Post-Millennial Classic: The Mid-Tempo Meditation “Asking for Flowers” by Kathleen Edwards

The work done by Canadian singer/songwriter Kathleen Edwards has been consistently exemplary, even if her career trajectory has been a bit atypical. We could reach into her catalog and find any number of stellar songs worthy of a deep dive, but “Asking for Flowers,” the title track of her outstanding 2008 album, feels like a particularly dizzying high point.

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What is the song about? And what inspired Edwards to write it? Let’s take a look back at the meaning and story of Kathleen Edwards’ “Asking for Flowers.”

Third-Album Groove

Go through music history and you’ll find many examples of an artist or a band hitting a peak on their third album. It’s not to say Kathleen Edwards’ first two albums (Failer in 2003 and Back to Me in 2005) were slouches. But Asking for Flowers found her on the improve in just about every way, which is why you can put it on the short list of best albums in both the singer/songwriter and alt-country genres of the past quarter-century or so.

Working with producer Jim Ross, Edwards delivered a rich and varied set of songs. She could be rollicking and funny, as on “I’ll Make the Dough, You Get the Glory.” But she could also tackle the most serious of subjects, as on the true-life tale of “Alicia Ross.”

At the emotional center of it is “Asking for Flowers,” a mid-tempo meditation that touches on relationship angst and depression with striking accuracy and heartfelt empathy. Edwards explained to the blog Aquarium Drunkard what inspired the song:

“‘Asking for Flowers’ was a song I wrote for one of my really close friends. She actually, during this time off I had, was going through a really tough time and has struggled for years with physical and emotional problems. I went to see her at probably one of her hardest times and she told me that her life had been like asking for flowers with some of the judgments and feelings of inadequacy that she had lived with all these years. That the idea of giving somebody compassion and giving them their time without judgment, living a life of asking for flowers. I asked her what that meant and she said being with somebody who just wants to bring them to you and you shouldn’t have to ask for them. Someone should want to just bring them to you.”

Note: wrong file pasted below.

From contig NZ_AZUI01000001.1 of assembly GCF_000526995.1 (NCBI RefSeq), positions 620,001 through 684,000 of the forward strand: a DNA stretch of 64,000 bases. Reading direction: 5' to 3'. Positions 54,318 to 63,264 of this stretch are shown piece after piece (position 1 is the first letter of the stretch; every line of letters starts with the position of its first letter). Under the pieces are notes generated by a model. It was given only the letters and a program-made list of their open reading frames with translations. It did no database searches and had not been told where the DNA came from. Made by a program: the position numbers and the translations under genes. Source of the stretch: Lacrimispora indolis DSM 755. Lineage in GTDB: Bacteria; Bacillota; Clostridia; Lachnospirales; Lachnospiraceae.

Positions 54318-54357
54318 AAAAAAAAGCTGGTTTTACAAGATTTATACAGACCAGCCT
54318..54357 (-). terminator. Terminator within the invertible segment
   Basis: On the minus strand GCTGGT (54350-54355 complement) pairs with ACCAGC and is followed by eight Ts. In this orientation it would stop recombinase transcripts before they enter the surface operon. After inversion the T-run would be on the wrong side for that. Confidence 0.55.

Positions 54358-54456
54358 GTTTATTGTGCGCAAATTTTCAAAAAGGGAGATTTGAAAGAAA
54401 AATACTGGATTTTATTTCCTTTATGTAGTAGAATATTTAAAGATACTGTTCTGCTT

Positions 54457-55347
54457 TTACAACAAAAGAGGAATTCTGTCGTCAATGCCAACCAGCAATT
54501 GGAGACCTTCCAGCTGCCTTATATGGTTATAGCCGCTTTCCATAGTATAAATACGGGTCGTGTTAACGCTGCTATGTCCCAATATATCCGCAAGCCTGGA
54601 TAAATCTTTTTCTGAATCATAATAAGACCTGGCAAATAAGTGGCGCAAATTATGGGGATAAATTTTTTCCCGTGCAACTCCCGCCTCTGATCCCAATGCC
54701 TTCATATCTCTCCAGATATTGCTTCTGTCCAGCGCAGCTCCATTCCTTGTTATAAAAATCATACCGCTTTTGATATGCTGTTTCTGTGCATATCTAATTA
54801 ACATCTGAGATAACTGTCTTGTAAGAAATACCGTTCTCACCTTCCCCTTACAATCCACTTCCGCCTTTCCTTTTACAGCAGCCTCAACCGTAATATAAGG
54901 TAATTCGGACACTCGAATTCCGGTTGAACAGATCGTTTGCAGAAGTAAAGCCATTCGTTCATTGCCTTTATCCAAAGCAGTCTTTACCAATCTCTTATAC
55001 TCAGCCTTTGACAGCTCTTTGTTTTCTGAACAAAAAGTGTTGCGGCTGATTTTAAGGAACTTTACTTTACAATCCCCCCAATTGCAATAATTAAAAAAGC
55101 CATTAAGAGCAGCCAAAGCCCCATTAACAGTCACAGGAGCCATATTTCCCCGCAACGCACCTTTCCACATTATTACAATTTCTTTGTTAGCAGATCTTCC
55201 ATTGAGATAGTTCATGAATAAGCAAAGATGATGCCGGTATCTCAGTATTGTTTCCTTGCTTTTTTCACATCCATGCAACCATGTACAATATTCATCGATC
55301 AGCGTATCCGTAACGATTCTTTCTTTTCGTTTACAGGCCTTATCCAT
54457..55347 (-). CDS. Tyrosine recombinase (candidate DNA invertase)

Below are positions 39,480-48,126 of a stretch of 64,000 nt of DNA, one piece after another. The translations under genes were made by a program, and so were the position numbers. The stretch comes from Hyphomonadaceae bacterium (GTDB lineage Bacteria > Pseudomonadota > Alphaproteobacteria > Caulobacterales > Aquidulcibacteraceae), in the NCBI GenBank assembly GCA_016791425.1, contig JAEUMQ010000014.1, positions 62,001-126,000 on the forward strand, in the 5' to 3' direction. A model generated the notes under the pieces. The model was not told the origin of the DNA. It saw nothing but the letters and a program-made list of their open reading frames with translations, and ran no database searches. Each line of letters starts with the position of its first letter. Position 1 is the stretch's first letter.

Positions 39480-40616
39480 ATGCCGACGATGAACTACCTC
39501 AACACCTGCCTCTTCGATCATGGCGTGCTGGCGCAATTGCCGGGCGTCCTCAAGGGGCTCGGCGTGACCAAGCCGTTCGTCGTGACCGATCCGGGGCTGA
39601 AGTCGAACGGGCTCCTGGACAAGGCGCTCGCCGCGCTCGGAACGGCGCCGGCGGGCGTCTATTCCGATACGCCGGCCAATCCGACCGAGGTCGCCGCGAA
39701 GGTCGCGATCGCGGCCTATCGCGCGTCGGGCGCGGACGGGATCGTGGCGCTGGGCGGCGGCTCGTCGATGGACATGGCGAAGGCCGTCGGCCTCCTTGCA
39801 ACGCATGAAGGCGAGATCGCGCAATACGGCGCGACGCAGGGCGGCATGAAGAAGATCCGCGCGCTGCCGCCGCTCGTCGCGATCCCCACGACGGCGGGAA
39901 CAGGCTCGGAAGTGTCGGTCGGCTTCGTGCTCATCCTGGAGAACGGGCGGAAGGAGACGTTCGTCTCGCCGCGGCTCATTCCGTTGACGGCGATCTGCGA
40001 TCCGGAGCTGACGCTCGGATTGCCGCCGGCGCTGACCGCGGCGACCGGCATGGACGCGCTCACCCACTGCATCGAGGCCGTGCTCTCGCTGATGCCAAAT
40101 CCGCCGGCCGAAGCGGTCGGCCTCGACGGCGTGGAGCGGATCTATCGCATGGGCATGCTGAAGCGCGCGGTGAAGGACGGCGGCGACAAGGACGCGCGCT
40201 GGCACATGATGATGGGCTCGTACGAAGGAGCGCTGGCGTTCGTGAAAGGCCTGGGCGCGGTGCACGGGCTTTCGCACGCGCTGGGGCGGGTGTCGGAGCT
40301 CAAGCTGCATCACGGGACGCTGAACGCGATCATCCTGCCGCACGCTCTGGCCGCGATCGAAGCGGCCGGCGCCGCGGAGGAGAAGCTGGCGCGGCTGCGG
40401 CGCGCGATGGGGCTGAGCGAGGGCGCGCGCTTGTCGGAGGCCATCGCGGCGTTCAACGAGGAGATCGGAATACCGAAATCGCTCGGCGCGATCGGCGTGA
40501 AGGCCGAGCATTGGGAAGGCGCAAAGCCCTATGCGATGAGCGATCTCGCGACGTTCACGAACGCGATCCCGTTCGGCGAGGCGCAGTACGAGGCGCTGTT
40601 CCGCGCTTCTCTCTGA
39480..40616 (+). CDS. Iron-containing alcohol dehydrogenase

While the song and album should have been a springboard for Edwards, she only released one more LP before going on a hiatus where she contemplated quitting music. Luckily for fans, she returned in 2020 after an eight-year break with the album Total Freedom, which showed he had lost nothing off her fastball.

What is the Meaning Behind “Asking for Flowers”?

While “Asking for Flowers” may have been inspired by the struggles of a friend, Edwards gets deep inside the character like only the best songwriters can do. The first line, It’s complicated, seems simple enough, but it sets an important tone. It establishes the difficulty the narrator has in explaining her feelings, and perhaps even some reticence to open up like she’s about to do.

Edwards doesn’t treat this character’s plight lightly. That’s the right move, because it’s a message that we should never take these situations with a grain of salt when we encounter them in our own lives. It’s like a noose around my life, the protagonist complains about the departure of the person who was supposed to be her biggest confidant. It’s a devastating betrayal.

In the throes of her sadness, she starts to lose her connection to anything that might properly orient her: Now I’m trying to remember / All the names of the faces I loved. She also carries around some blame, perhaps misplaced, for her role in all this, calling herself A walking declaration / Of everything I couldn’t get right.

The refrains are reserved for the narrator running down the list of all the efforts she’s made to meet the person she’s addressing halfway: Every pill I took in vain / Every meal for you I made / Every penny I put away. In the final chorus, she adds a few more items: Every card I signed my name / Every time I poured my heart out. She repeats the last item, which highlights the disparity in the relationship, for emphasis: Every cruel word you let just slip out.

By this point, Edwards’ voice is quivering with anger, but she returns to a more restrained mode to deliver her final argument: Don’t tell me you’re too tired / Ten years I’ve been working nights. That last phrase is likely both literal, in terms of an actual occupation, and figurative, in that she’s worked so hard in vain for so little in return.

So many songs attempt to highlight the resilience of a character, and that’s surely admirable. With “Asking for Flowers,” Kathleen Edwards details that point in someone’s life when even resilience might not be enough, when suffering is unavoidable, and the help of others is required. How brave of her to take us into that head and heart space.

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Photo by Theo Wargo/WireImage

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